Derek Jeter announced on Wednesday that he will retire after the 2014 MLB season, which will be his 20th in the bigs. Jeter is following the likes of Chipper Jones and Mariano Rivera, who both announced their retirement plans before their final season. I like the approach from Jeter; he is one of the best players of the past 20 years, a beloved player, ambassador of the game, and the early announcement will allow him to take the sort of victory lap for which he is deserving. He also isn’t waiting too late in his career to retire, meaning he won’t embarrass himself on the field the way some other legends have.
Jeter announced his plans with a written letter posted to his Facebook page. He said he always knew it would be time to retire when baseball stated to become like a job. He also said he realized months ago that this would probably be his last season.
The announcement by Jeter is convenient for the Yankees. He can still be a good hitter this season, and by walking away after the year, it allows the team to avoid complicated situations with contract negotiations and switching defensive positions.
Jeter made it clear that he is ready to move on to the next phase of his life. He says he has spent the last several years focusing solely on two things: playing his best and helping the Yankees win. That leaves me wondering where this fits in – relaxation therapy?
Even though I’m playing around about Jeter’s dating life, it’s easy to understand where he’s coming from. He avoided off-field drama like few other players, and that’s especially impressive for someone playing in New York. He has been a perfect professional — someone who understood his responsibilities to his team, the sport, his fans and his family. He never embarrassed anyone. But that takes a lot of work and effort and allows for very little else. That’s why this line from Jeter’s letter stands out to me.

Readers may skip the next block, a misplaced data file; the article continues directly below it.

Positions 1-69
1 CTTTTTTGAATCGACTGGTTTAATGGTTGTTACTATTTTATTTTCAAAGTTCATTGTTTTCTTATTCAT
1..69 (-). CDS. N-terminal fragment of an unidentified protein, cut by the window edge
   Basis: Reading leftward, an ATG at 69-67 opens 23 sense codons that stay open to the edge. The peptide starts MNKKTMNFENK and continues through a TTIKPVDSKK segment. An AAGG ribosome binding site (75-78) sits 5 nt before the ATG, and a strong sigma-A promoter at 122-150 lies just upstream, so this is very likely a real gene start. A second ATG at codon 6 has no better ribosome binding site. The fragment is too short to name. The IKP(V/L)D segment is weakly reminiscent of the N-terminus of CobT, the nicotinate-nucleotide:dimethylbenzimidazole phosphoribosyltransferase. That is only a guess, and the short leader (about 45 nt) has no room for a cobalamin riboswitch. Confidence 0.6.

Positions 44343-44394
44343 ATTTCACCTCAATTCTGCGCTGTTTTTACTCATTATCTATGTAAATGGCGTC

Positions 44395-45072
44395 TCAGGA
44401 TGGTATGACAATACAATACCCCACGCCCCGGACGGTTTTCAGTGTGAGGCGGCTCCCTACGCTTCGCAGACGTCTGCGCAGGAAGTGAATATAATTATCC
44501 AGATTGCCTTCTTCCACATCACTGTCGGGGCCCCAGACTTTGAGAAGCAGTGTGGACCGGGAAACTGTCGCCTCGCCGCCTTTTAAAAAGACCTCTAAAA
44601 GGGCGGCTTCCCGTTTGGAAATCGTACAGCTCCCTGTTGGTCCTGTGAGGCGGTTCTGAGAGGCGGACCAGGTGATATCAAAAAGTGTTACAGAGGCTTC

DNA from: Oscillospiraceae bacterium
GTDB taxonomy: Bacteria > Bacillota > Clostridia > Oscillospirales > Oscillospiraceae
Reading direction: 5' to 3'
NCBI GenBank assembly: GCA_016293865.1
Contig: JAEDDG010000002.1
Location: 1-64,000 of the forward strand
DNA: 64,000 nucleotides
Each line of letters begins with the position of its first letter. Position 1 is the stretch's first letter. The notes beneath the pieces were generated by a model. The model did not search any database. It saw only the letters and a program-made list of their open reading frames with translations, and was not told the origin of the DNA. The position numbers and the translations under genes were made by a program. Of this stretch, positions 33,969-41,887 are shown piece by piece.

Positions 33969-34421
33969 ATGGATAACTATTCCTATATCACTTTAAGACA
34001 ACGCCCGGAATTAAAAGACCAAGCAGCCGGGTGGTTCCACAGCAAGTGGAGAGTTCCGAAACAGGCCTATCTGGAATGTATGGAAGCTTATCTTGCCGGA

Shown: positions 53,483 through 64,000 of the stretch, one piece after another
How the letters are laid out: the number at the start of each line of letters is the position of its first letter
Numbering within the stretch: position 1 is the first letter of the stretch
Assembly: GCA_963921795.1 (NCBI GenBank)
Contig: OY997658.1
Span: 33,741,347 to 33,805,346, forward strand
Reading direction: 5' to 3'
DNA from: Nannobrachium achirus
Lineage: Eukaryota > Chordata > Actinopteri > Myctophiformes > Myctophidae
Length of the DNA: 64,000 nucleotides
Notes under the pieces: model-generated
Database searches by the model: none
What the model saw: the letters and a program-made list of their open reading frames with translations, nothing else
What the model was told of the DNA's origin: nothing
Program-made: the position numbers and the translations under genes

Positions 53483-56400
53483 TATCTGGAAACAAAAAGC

“I want to finally stop the chase and take in the world.”
You’ve worked really hard for years, Jeter, it is time for you to enjoy the world without worrying about playing.
We’ll have plenty of time to break down Jeter’s career — which isn’t over yet — but I would like to share a few things about him. I have always really liked Jeter as a player, but it’s the media’s love affair with him that has been a turnoff. I have a feeling many Jeter haters probably feel the same way and get mad at him instead of the media. Also, the guy has been one of the better hitters in the game for his entire career. Whether it’s been the regular season or the playoffs, facing No. 5 starters or aces, and whether he’s 27 or 37 years old, Jeter has always been able to hit. He’s just naturally one of the best hitting middle infielders in history.
Jeter is a lifetime .312 hitter. A lot of sabremetrics people like to say that batting average doesn’t matter — and I don’t think it’s the best offensive statistic — but batting average is important and has always confirmed that Derek Jeter can flat out hit. His defense has been overrated, but Jeter has consistently been one of the best offensive shortstops in the game for two decades. It’s hard to top that.
Below is a look at the letter he posted to Facebook: